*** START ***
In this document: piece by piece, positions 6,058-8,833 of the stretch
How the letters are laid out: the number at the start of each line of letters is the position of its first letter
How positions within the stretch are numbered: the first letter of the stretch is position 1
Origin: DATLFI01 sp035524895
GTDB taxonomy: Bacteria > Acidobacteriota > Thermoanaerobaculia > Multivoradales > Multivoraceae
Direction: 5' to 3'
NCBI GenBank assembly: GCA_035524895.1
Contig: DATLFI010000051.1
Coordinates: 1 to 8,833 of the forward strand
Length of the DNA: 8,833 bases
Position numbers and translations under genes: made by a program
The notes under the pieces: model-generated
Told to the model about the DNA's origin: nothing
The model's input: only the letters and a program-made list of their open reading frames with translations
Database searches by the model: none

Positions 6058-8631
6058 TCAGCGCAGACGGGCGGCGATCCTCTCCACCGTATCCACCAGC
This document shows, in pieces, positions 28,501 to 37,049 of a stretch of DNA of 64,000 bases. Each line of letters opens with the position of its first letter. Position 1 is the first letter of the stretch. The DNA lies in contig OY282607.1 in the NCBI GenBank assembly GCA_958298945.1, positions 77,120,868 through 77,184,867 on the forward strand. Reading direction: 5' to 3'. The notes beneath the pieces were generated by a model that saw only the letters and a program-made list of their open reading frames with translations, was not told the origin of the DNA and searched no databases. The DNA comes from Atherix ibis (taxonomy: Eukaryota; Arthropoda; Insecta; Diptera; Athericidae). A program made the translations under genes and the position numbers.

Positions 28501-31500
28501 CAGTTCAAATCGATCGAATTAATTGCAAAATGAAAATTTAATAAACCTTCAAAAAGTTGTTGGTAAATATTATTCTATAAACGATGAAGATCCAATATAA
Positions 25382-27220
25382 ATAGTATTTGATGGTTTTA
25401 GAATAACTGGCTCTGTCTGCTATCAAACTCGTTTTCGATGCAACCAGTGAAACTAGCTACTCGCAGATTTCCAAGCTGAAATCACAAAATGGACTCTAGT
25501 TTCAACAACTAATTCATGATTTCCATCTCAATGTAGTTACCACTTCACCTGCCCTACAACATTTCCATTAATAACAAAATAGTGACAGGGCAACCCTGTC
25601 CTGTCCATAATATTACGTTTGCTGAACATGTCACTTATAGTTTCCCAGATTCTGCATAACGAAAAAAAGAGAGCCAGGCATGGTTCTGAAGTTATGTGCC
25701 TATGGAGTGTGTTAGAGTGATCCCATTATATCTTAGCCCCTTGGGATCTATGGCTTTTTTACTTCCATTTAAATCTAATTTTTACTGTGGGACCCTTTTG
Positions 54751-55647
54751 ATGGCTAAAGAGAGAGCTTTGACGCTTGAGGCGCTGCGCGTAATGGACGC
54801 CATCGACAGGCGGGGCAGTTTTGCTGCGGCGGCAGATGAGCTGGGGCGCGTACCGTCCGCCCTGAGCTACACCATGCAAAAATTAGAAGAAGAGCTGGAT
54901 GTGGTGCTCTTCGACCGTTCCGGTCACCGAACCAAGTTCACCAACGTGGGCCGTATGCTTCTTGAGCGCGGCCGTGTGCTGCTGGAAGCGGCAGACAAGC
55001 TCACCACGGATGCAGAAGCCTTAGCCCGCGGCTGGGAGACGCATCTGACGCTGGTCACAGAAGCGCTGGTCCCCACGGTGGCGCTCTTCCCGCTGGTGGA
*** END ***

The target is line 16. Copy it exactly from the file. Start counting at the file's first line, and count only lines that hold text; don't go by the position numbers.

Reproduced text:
Positions 6058-8631